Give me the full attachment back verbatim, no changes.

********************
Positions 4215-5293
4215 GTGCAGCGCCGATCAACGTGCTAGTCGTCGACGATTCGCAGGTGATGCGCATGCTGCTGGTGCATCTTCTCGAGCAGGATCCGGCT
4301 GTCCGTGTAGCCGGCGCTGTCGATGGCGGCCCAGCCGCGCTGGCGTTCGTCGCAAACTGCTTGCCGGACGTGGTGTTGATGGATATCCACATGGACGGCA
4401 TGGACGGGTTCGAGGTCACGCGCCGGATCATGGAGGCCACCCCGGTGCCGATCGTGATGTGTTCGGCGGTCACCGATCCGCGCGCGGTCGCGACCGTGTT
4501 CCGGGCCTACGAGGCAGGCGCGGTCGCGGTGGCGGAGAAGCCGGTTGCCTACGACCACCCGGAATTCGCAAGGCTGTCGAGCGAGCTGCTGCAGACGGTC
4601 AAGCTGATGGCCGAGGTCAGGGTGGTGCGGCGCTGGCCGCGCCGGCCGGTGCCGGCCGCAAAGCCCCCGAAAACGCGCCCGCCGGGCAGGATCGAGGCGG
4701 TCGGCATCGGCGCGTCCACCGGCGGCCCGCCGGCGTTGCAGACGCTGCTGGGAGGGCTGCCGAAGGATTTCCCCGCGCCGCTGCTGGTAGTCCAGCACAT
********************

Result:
Positions 4215-5293
4215 GTGCAGCGCCGATCAACGTGCTAGTCGTCGACGATTCGCAGGTGATGCGCATGCTGCTGGTGCATCTTCTCGAGCAGGATCCGGCT
4301 GTCCGTGTAGCCGGCGCTGTCGATGGCGGCCCAGCCGCGCTGGCGTTCGTCGCAAACTGCTTGCCGGACGTGGTGTTGATGGATATCCACATGGACGGCA
4401 TGGACGGGTTCGAGGTCACGCGCCGGATCATGGAGGCCACCCCGGTGCCGATCGTGATGTGTTCGGCGGTCACCGATCCGCGCGCGGTCGCGACCGTGTT
4501 CCGGGCCTACGAGGCAGGCGCGGTCGCGGTGGCGGAGAAGCCGGTTGCCTACGACCACCCGGAATTCGCAAGGCTGTCGAGCGAGCTGCTGCAGACGGTC
4601 AAGCTGATGGCCGAGGTCAGGGTGGTGCGGCGCTGGCCGCGCCGGCCGGTGCCGGCCGCAAAGCCCCCGAAAACGCGCCCGCCGGGCAGGATCGAGGCGG
4701 TCGGCATCGGCGCGTCCACCGGCGGCCCGCCGGCGTTGCAGACGCTGCTGGGAGGGCTGCCGAAGGATTTCCCCGCGCCGCTGCTGGTAGTCCAGCACAT